Aeneas Tacticus 23.





23 Secret Sallies at Night

1. When making a sally at night to surprise the enemy outside your walls the following precautions should be observed. First of all, take care that no-one deserts; secondly, that there are no lights in the open air: for a glow in the sky over the city may betray your intentions. 2. Any chance of dogs’ barking or cocks’ crowing must be done away with: you can keep them quiet for the time by cauterizing some parts of their bodies; for the noise they make by barking or crowing altogether betrays what is going on. 3. The following device has been employed in making a sally. The citizens made a plausible pretence of sedition within the city, watched their opportunity for a sally, and made a surprise attack on the enemy with complete success. 4. In another city the besieged surprised the enemy by sally in the following way. They walled up the gates in full view of the enemy; but at the point where an attack upon the latter was most practicable, they let down a sail and after a while drew it up again. This surprised the enemy at first, but on its frequent repetition they ceased to take notice of it; 5. then, at night, the besieged made a hole in the wall large enough for their purpose, built a retired wall across the gap and stretched the sail over; when the opportunity came, they made their sally and took the enemy by surprise. While they were doing all this they took good care that no one should desert. None of these points, therefore, must be neglected. 6. But you should never, not even at night, go out incautiously with a disorganised mob: in times of danger traitors both within and without devise plans with the special object of drawing an attack, by such tricks as lighting fires or setting fire to a dockyard, gymnasium, or public shrine, in short, by any ruse likely to entice a crowd of unusual size out of the city. You must therefore use care, and not be too ready to take such proceedings seriously. 7. I will mention here a scheme originated by certain magistrates. They arranged for an alarm to be raised in the country and for a report to be brought in from the fields of an intended attack by robbers, which they know would bring the citizens in haste to the rescue. 8. When the alarm was raised, these magistrates and their supporters called upon the citizens to go to the rescue. When the citizen body had mustered at the gates under arms, their next manoeuvre was to direct the assembled force to divide into three detachments and lay ambushes at a little distance from the city: 9. an order which suited their own plans without exciting the suspicions of their hearers. 10. Thereupon they led out the force and posted it in likely spots with directions to lie in wait for the invaders; they themselves with their accomplices went on ahead, saying that they would test the truth of the report and meet the danger first, their plan being, nominally, to entice the enemy into the ambush by a pretended flight. 11. They then went ahead to a spot where a force of mercenaries, who had arrived secretly by sea, was ready waiting, picked them up, and without attracting notice, succeeded in conveying them into the city by another route: for it looked as if they were merely leading back the citizens on their return from the expedition. Then, when the mercenaries were in occupation of the city, some of the citizens who had formed the ambush were banished, and the rest permitted to return. All such reports, therefore, should be looked at with suspicion, and no sallies in force should be made at night without due precautions.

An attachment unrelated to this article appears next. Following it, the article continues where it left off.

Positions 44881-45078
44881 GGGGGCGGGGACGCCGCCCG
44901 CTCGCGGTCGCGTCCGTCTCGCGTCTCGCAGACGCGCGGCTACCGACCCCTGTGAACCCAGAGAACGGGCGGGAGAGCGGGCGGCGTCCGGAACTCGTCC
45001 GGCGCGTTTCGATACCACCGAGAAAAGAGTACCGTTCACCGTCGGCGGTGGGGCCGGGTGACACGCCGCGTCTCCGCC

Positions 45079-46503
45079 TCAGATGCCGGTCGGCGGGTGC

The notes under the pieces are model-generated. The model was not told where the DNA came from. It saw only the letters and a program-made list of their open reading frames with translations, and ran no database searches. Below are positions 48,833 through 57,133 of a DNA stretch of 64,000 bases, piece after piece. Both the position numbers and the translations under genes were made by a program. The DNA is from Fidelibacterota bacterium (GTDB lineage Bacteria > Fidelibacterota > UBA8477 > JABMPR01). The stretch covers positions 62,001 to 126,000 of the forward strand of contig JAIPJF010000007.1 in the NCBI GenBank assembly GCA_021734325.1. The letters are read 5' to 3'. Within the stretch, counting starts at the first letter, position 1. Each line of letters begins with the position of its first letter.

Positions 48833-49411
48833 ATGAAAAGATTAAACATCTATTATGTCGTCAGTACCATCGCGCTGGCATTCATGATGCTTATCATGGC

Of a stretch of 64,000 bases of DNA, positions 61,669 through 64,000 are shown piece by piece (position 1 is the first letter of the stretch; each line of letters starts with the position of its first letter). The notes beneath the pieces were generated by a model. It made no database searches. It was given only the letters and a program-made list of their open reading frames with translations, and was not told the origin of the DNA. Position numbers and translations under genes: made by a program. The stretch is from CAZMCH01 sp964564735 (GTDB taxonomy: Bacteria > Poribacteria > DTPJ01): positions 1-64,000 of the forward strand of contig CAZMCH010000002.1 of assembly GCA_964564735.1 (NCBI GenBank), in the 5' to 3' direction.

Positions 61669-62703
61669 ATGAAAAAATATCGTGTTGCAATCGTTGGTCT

created 14/02/2010 - updated 04/07/2017